He initially chose "Soapdish," because he thought, at least in its first draft, it was far too quirky and campy ever to get made. But the project did not die. "It gained extraordinary momentum when Andrew Bergman came on board and he did a lot of structural things which had to be done," Hoffman said.
"The problems on a big-budget film are the same problems as on a low-budget film," Hoffman says matter-of-factly. "But if you went out and thought about it every day that these people had just given me $25 million and what were they thinking, you would never get your work done," Hoffman says.
"Most of my anxiety was (are) we are going to get this scene right? Or is it going to work? Is it going to be funny?"
Hoffman called working with the star-laden cast "a pleasant experience," though he admits "the studio hired someone just to trouble-shoot actor ego problems. Not particularly because of these people, but they didn't want it to become like a `The Women' situation where Norma Shearer is not coming out of her trailer until Joan Crawford does. But that didn't happen." - SUSAN KING
- Star Search:
HOLLYWOOD - Producer-director Taylor Hackford and his company went to San Antonio, Texas, hoping to find locations that could double for Los Angeles for his new film about three cousins growing up in East Los Angeles.
When they got there, they realized that the city's flat barrios in no way resemble the more urban, hilly look of Los Angeles. But they did find someone they had not been able to find in Los Angeles - an artist whose paintings looked like he lived in Los Angeles.
The film makers had been searching Los Angeles for an unknown Latino artist whose work evokes a feeling of the barrio. One of the characters in the film is an artist, and his artwork will be featured prominently. Hackford said that production designer Bruno Rubeo, "happened to go into the Jansen-Perez Gallery and was immediately blown away when he saw the work of Adan Hernandez.
"What was astounding about Adan's work was that it had all the elements of Southern California's geography - fires in the hills and palm trees," said Hackford, the writer and director of "An Officer and a Gentleman" and co-producer of "La Bamba."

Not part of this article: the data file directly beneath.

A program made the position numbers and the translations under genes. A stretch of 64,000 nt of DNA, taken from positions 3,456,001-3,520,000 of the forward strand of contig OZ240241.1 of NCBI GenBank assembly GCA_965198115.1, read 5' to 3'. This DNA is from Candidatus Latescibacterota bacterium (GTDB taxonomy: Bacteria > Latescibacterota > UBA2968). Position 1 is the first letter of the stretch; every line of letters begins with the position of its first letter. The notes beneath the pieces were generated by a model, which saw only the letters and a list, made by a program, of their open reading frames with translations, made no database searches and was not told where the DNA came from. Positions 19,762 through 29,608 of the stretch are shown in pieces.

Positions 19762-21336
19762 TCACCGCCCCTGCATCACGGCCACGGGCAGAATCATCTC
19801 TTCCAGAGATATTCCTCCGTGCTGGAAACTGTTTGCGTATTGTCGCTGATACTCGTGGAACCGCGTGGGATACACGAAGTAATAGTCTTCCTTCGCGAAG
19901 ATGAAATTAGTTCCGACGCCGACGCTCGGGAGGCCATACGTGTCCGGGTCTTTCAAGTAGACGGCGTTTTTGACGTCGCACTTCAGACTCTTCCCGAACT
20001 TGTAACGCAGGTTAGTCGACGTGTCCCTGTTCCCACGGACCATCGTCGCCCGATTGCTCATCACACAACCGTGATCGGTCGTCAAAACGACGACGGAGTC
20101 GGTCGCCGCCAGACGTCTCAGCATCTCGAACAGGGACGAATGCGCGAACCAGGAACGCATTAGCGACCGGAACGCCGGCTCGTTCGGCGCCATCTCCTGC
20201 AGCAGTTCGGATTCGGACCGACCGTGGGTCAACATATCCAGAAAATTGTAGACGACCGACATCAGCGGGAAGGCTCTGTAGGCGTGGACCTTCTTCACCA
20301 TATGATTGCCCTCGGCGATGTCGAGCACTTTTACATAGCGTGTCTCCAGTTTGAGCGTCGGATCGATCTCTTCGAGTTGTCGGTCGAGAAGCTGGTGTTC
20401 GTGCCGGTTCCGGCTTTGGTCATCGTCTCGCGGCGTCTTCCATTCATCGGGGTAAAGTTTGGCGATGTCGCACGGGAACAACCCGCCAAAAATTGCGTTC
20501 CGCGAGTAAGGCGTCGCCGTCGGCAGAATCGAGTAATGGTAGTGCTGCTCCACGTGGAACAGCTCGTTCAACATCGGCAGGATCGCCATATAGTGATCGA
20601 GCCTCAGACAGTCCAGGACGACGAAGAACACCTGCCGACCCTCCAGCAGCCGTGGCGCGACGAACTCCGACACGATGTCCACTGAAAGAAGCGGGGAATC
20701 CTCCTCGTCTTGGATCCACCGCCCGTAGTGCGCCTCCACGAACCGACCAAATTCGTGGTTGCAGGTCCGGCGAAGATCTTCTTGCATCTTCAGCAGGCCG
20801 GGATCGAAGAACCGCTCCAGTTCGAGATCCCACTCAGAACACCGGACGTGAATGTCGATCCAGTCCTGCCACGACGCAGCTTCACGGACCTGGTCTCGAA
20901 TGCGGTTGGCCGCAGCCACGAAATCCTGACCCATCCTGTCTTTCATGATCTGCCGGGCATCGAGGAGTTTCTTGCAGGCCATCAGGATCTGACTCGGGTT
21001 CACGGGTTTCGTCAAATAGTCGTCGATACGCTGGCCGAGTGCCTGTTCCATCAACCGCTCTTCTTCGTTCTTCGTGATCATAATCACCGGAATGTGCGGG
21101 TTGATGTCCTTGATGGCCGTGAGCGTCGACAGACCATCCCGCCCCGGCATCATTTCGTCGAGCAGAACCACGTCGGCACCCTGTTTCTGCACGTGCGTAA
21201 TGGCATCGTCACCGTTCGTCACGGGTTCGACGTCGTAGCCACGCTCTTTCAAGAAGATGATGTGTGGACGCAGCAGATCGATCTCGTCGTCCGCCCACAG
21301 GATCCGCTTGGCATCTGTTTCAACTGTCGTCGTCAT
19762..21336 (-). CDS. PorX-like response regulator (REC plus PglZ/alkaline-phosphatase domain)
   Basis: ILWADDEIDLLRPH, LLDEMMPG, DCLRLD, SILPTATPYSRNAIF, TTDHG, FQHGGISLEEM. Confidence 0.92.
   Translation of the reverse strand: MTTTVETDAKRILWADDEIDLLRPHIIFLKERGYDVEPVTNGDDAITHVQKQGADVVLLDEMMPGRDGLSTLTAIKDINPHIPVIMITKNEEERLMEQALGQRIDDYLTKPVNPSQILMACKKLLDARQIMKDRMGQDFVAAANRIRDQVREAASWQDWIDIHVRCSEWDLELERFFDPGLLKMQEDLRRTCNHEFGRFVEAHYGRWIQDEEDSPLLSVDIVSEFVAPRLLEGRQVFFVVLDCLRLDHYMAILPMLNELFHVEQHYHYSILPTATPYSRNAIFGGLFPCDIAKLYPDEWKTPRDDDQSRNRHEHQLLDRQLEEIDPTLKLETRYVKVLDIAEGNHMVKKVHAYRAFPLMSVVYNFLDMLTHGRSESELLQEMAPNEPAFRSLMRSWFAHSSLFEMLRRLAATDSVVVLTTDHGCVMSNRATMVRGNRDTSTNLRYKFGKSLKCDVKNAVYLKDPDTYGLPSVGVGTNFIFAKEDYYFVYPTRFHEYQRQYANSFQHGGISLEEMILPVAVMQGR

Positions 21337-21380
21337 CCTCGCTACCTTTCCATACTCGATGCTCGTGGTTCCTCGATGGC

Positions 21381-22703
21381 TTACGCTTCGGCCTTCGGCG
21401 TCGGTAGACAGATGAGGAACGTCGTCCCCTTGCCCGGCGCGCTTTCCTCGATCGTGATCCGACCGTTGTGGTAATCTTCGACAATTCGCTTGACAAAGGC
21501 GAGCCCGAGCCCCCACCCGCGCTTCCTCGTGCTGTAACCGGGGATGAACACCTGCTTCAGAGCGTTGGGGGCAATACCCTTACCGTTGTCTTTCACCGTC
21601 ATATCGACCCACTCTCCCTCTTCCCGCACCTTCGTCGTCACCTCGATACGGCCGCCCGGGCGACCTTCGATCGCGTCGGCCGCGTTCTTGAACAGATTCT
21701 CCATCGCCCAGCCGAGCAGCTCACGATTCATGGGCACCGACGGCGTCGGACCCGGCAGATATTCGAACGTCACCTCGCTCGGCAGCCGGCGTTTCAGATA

In addition, Hackford said, "We looked around Los Angeles, but the art scene is so developed here that many (of the artists) have already been discovered.
" The film is tentatively titled "Blood In . . . Blood Out," and Hackford expects it to be the first of two movies telling the 15-year story of the three cousins. The story follows the artist character's work over three periods of his development. "The art we needed had to evoke the grass-roots Chicano ethos," Hackford said. His company made Hernandez an offer to provide the art for the film.
At the Jansen-Perez Gallery, none of the attention coming Hernandez's way is a surprise. Co-owner Sofia Gonzalez Perez said that two of the artist's works, one an oil and another a pastel study, were purchased by New York's Metropolitan Museum of Art. One of Hernandez's works, "Hay un Rio," was reproduced for a billboard - there is one in Hollywood - - promoting San Antonio as a film location.
Production designer Rubeo bought an original Hernandez for his own collection.
Perez said that Hernandez's work "is very expressionistic and intensively pushes the imagery of the barrio. It could be Los Angeles, but it happens to be San Antonio."
Hackford's film is now being shot in East Los Angeles. Walt Disney Studios' distribution arm Buena Vista will distribute at an undetermined date. - DAVID J. FOX